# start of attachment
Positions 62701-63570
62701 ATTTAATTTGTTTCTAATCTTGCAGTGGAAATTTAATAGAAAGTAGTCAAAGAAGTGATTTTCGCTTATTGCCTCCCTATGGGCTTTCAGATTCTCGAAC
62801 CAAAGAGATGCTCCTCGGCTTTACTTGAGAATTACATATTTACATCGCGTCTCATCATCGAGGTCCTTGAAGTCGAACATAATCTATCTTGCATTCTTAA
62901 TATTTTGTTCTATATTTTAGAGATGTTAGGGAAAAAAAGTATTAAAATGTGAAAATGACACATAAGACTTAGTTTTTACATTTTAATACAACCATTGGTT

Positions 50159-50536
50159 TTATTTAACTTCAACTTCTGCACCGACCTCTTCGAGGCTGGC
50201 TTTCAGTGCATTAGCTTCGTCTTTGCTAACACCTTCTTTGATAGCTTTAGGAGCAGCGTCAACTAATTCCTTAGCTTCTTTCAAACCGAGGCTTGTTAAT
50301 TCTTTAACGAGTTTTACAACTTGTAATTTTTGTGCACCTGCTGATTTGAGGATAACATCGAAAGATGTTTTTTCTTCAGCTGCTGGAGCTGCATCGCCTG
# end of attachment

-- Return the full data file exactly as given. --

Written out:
Positions 62701-63570
62701 ATTTAATTTGTTTCTAATCTTGCAGTGGAAATTTAATAGAAAGTAGTCAAAGAAGTGATTTTCGCTTATTGCCTCCCTATGGGCTTTCAGATTCTCGAAC
62801 CAAAGAGATGCTCCTCGGCTTTACTTGAGAATTACATATTTACATCGCGTCTCATCATCGAGGTCCTTGAAGTCGAACATAATCTATCTTGCATTCTTAA
62901 TATTTTGTTCTATATTTTAGAGATGTTAGGGAAAAAAAGTATTAAAATGTGAAAATGACACATAAGACTTAGTTTTTACATTTTAATACAACCATTGGTT

Positions 50159-50536
50159 TTATTTAACTTCAACTTCTGCACCGACCTCTTCGAGGCTGGC
50201 TTTCAGTGCATTAGCTTCGTCTTTGCTAACACCTTCTTTGATAGCTTTAGGAGCAGCGTCAACTAATTCCTTAGCTTCTTTCAAACCGAGGCTTGTTAAT
50301 TCTTTAACGAGTTTTACAACTTGTAATTTTTGTGCACCTGCTGATTTGAGGATAACATCGAAAGATGTTTTTTCTTCAGCTGCTGGAGCTGCATCGCCTG